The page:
Saturday, December 25, 2010

Merry Christmas!

Presents around our Christmas tree (hey, don't laugh; it was free!).

Merry Christmas everyone! I hope you have a great Christmas! And if you don't have much, I hope that you can make the best of what you have.

Sunday, December 12, 2010

My Temporary New Job

I have been at my new job for 3 weeks now and I really like it. Most of all, I like my new boss. She is a superb and brilliant scientist. Her CV is amazing; she has pages and pages of publications. She is very quick at finding errors in data analysis. At a recent lab meeting, one of the post-docs (not me) passed out copies of some graphs that he had made from his data sets and within seconds of looking at the graphs, she found something very wrong with them. It took me 2 minutes to figure out what she was talking about and only then could I see that there was something wrong. But, I might not have noticed it if she hadn’t said anything. She is also a very nice and fun person. In the short time that I have been in her lab, she has already hosted 2 parties at her home, with a lot of food and drinks. In short, I think she is an amazing scientist and a wonderful person. And I feel like I am going to disappoint or betray her.

Just to recap, when I accepted this position, I thought it would be a post-doc position with benefits. But it turned out that graduates with my degree cannot do post-docs at this university. So, the position was turned into a temporary OPS position with no benefits. Since, this position involves a lot of traveling and OPS employees have to be paid for time spent in travel, I thought that she would decide that I wasn’t going to be a good fit for the position after all. Well obviously, she did still want me (we worked something out regarding travel time) and I am now in the position.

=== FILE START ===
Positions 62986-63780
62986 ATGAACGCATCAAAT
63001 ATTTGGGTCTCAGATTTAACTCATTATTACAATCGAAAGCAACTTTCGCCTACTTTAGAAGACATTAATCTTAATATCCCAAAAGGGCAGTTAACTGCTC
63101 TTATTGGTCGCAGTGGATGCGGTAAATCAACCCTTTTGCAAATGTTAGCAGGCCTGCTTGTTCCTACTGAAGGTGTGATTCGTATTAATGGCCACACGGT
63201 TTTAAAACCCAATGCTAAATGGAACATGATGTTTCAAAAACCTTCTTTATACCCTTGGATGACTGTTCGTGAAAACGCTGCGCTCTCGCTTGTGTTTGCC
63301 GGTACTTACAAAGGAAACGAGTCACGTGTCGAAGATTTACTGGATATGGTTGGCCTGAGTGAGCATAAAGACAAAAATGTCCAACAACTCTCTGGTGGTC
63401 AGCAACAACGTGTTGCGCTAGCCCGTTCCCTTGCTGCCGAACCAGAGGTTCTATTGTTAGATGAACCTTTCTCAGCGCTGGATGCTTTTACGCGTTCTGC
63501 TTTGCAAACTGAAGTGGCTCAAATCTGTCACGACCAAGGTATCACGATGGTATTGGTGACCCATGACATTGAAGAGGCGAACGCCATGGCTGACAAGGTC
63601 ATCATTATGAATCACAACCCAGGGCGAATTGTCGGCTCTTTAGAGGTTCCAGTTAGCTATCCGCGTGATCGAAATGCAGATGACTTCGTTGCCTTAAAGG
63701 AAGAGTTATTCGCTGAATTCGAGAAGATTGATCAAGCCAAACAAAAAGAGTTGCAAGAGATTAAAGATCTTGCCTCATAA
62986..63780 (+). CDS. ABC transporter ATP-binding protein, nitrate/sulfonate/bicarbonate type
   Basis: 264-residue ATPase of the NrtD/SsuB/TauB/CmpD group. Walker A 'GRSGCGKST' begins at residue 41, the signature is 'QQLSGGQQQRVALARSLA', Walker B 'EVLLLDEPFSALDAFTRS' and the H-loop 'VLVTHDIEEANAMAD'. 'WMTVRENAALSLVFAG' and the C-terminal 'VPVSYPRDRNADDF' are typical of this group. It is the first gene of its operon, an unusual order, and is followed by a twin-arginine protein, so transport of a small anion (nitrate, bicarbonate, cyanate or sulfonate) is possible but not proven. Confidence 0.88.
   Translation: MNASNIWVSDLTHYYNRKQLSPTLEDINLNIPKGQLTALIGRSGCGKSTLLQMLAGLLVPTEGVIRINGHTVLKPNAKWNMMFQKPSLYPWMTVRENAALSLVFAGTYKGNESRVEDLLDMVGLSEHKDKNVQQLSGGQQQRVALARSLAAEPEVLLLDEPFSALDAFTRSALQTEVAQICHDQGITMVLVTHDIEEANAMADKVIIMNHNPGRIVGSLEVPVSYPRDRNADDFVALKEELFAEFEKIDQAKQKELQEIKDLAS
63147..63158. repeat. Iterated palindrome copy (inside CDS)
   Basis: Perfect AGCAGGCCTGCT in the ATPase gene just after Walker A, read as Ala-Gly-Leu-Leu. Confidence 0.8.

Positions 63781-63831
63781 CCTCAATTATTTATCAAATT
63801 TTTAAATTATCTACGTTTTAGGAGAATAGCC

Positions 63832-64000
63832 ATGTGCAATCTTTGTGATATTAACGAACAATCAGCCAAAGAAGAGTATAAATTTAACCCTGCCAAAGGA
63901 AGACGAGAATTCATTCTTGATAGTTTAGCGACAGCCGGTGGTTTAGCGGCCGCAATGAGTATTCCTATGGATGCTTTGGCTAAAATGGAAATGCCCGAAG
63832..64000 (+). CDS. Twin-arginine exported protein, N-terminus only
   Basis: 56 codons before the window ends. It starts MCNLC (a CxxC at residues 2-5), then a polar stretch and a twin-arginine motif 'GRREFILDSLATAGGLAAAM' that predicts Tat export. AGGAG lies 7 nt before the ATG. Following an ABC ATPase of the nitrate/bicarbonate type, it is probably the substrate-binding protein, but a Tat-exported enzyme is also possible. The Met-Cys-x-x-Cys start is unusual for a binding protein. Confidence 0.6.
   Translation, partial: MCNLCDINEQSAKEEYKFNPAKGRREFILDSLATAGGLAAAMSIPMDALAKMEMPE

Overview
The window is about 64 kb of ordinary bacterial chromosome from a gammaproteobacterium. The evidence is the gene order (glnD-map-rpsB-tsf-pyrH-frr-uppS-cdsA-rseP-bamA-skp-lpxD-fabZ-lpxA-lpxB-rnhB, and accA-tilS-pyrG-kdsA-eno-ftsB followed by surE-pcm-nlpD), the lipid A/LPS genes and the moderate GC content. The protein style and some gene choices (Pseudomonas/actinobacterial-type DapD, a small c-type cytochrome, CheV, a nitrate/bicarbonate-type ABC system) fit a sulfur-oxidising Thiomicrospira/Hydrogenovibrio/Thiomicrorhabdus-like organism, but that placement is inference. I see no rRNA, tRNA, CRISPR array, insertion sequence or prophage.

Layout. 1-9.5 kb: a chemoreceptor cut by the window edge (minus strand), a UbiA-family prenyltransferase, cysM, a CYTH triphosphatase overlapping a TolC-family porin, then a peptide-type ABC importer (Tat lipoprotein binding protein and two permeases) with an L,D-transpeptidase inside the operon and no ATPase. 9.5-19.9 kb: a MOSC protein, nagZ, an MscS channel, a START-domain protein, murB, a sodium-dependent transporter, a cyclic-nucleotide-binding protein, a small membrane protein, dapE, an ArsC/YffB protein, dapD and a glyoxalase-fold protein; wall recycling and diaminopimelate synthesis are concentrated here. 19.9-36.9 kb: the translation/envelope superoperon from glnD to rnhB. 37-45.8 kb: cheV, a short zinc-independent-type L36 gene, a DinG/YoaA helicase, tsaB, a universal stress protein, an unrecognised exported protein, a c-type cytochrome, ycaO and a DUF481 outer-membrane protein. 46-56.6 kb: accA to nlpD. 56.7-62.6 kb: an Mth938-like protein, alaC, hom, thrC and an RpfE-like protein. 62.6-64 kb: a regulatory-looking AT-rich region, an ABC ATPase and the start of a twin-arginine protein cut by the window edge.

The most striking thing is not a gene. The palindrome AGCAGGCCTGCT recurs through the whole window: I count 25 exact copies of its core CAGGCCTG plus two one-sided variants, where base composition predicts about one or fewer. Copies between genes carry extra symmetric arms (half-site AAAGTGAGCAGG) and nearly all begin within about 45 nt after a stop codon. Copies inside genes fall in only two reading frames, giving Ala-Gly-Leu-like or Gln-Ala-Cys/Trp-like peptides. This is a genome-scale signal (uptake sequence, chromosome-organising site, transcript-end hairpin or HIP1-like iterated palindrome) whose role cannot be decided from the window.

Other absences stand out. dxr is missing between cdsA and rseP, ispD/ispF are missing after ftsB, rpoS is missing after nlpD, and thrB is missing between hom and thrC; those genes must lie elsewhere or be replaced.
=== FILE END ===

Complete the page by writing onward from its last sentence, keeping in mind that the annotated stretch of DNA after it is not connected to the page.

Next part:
If I had been able to do the position as a post-doc with benefits, I would have had to sign a contract, which in this particular case would have ended in August 2011. Instead I signed a letter stating that I accepted the OPS research associate position. She put in the letter that she considered this to be a post-doc position and that she would treat it as such. She also put the end date with a statement that she expected to renew the position with me after August 2011. Since then, she has said to me several times that she expects to renew the position and keep me for another year.

I haven’t applied for any positions since I started in this position, but I have several applications out there that I have been waiting on. This last Friday, I heard from the one position that I want the most. I have a phone interview with them this coming Friday. This is a position that I have trained for. It pays well and has benefits. The phone interview is the last step in the process. There will not be a face-to-face interview.

I have never let on to my new boss that I have other applications out there. I never told her that because of the change from post-doc with benefits to OPS with no benefits, that even though I was accepting this position for now, that I would continue to look for a career position with benefits. When she says to me that she expects to renew this position after August and keep me for another year, I just smile.

Now I am wondering about things and doubting whether I have made the right choices. I don’t want for her to feel that I have misled her, but I think I have. I think I should have let her know before signing the letter that I had other applications out there for positions that pay well and have benefits? But that time is passed and I can’t go back and re-do it. So what to do now? Should I tell her now that I have other applications in progress? Should I tell her that I have a phone interview on Friday? Or should I just not say anything until I receive an offer?

I could sure use some advice. What do you think I should do?

Saturday, October 30, 2010

Another Obstacle In My Way